THE TOWN STORY
Map & Guide
Location & Area
Decay and Revival
From our collection
Some Social History
Art and literature
Hiring the Hall
Support our Hall
Art and literature
You are here:
Art and literature
K Forbes-Dunlop's memoirs were written when she was 96 but with a memory as clear as a bell. In her 'Memories' she paints a picture of Winchelsea at the end of the 19th and beginning of the 20th century. Her Winchelsea past was populated with a delightful cast of larger than life local characters and famous local residents, many of whom are portrayed in these photos. The quotations are taken from her memoirs.
Mr Conrad’s Cottage
Mr Conrad's Cottage, Friars Road. “On the other side of the road, opposite the home of Ford Madox Ford and our house, was a tiny cottage in which Joseph Conrad (1857- 1924) stayed for some months. Ford Madox Ford had serialised Conrad's early novel ‘Nigger of the Narcissus’ in his magazine ‘The New Review’. A friendship resulted and Ford Madox Ford asked Conrad to come to Winchelsea to help him in writing his 'History of the Cinque Ports'. It was for Joseph Conrad that I made a rice pudding. But that is another story”.
Joseph Conrad. “Joseph Conrad was a Pole who came to England in 1878 and served in the North Sea Coasters sailing the seas of the world. On Tower Hill, London, one day in 1895, he suddenly understood ‘that l had done with the sea and that henceforth I had to be a writer’. There followed ‘The Nigger of the Narcissus’, ‘Lord Jim’ and many others; and his friendship with Ford Madox Ford, and their joint work on 'The History of the Cinque Ports'”.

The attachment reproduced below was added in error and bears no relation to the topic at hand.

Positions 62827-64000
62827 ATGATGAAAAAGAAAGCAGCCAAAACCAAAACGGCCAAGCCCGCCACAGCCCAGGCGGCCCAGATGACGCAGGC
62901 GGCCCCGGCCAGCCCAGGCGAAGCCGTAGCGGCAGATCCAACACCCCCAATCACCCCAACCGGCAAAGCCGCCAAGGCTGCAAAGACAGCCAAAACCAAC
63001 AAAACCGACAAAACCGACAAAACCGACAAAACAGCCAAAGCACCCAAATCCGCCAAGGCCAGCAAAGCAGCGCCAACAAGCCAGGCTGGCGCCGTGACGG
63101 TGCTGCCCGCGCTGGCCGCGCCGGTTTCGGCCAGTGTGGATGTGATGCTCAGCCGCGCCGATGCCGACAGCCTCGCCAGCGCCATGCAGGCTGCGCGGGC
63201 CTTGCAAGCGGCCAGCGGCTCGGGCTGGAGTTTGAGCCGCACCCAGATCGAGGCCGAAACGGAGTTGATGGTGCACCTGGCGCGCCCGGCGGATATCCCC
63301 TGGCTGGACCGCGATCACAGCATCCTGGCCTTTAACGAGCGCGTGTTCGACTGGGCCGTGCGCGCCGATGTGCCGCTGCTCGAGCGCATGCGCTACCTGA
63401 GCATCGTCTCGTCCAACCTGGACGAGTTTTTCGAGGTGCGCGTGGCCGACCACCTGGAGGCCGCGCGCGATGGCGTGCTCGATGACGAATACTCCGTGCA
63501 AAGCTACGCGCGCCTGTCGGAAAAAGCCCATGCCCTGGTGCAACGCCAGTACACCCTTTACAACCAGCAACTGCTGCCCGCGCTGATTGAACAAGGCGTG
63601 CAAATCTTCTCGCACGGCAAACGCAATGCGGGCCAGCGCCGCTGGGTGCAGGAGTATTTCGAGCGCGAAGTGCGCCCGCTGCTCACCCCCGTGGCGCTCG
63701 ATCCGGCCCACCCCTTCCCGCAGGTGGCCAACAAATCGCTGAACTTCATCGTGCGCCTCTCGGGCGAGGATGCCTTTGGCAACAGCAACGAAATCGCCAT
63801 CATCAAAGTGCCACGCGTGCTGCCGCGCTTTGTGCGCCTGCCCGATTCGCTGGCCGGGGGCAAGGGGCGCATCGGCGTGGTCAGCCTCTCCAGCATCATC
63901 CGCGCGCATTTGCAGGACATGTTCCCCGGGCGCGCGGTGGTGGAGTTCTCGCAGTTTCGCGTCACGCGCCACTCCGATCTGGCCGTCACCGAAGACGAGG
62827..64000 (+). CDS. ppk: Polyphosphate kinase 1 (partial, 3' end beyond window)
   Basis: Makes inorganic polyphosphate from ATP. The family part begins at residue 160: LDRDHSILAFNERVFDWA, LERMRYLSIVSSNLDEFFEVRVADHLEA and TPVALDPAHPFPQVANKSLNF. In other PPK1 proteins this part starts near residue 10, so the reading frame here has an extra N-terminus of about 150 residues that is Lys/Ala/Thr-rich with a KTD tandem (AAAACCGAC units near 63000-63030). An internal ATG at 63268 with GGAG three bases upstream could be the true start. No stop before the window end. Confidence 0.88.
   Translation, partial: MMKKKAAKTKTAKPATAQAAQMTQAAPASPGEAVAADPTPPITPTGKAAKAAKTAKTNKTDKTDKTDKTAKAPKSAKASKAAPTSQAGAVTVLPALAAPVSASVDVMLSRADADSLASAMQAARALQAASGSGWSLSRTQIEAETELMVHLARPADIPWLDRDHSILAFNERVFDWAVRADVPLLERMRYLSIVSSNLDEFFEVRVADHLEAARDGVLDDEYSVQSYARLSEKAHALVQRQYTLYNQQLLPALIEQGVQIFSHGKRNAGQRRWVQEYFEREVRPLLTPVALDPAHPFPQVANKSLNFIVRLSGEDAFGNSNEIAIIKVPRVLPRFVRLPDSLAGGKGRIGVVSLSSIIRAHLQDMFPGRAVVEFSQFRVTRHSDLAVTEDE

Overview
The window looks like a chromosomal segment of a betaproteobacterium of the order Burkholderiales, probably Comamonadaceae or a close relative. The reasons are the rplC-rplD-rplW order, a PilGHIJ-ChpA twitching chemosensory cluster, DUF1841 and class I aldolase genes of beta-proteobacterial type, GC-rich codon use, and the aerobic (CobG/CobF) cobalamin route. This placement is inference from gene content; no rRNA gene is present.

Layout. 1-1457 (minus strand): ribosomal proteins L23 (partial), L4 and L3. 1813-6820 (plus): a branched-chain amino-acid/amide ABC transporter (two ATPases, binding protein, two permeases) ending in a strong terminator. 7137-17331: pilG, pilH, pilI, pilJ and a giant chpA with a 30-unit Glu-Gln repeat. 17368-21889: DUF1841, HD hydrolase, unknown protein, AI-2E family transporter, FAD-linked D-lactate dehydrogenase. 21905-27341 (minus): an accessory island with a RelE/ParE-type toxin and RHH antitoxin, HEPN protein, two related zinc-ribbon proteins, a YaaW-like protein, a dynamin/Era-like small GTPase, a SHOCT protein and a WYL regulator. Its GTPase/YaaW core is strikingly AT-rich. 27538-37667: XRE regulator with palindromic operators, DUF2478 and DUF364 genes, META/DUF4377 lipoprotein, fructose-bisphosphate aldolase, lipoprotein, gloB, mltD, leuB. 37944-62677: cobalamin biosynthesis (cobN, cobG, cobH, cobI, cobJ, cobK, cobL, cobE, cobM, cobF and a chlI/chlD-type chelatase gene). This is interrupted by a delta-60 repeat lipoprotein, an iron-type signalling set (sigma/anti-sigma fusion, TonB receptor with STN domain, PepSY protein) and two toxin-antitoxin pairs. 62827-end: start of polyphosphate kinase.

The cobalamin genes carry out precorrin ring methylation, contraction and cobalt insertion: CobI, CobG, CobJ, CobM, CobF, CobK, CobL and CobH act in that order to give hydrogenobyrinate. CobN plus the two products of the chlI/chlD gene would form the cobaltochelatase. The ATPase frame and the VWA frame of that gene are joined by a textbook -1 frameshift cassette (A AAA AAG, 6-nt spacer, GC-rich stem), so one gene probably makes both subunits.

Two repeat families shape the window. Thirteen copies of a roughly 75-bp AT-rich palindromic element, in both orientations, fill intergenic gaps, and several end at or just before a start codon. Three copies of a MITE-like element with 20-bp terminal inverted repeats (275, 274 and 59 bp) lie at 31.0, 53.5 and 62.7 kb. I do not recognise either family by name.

Millais’ The Blind Girl
The Blind Girl. “It is indisputable that Millais was living and working in Winchelsea in 1854, but in which house was he living? The answer, indubitably, at ‘Glebe’ - my present home. In 1855, John Everett Millais painted what many people believe to have been his finest picture, 'The Blind Girl'. In the very obvious Winchelsea background the girl is sitting on the verge of the Sea Road, leading to Winchelsea from Winchelsea Beach. Behind her is a stretch of the Marsh and beyond is the sloping road leading up to the Strand Gate. The old Church is visible and the line of houses in Barrack Square”.
John Everett Millais was a frequent visitor to Winchelsea. He often stayed at the 'Glebe' or the New Inn in Winchelsea. In 1854, Millais painted ‘The Blind Girl’ set against the background of the Strand Hill, and ‘The Random Shot’ (also called ‘L'Enfant du Regiment’) against the tombs in St Thomas’ Church.
Ellen Terry in her role as Beatrix. Regarded by many as the greatest English actress of the last century, she lived in Winchelsea at 'Tower Cottage' from 1896 to 1906.
Ford Madox Ford
Ford Madox Ford (1873-1939). “Ford Madox Hueffer, later Ford Madox Ford lived in the next house, called 'The Little House'. He was a novelist, biographer, poet and courted and married Elsie Martindale, daughter of an eminent doctor who lived in my present home, 'Glebe'. We could see him sitting writing his books. Many literary friends , such as Henry James, the novelist (1843-1916), living then at 'Lamb House', Rye, visited them”.
Maud & Beatrice Beddington 1884
Beatrice and Maud Beddington. From ‘Childhood Memories of Winchelsea’ by Margaret Palmer. “Further along the road lived Miss Beddington and she was interested in historical things and had a studio at the top the house with baskets of clothes, lovely velvets etc., and we had a play occasionally at the Town Hall. I was a page and a photo still exists somewhere. The play was the ‘Battle of Bannockburn’. Also once we dressed up and paraded around the town. I was the Black Prince”.
William Makepeace Thackery
William Makepeace Thackeray. “In 1855, Thackeray (1811-1863) the great novelist who wrote ‘Vanity Fair’, joined Millais in Winchelsea and they worked together. Thackeray was busy writing ‘Denis Duval’, with the house 'Glebe' disguised as ‘The Rectory’ as its background and with its hero modelled on Millais”.
Scroll to top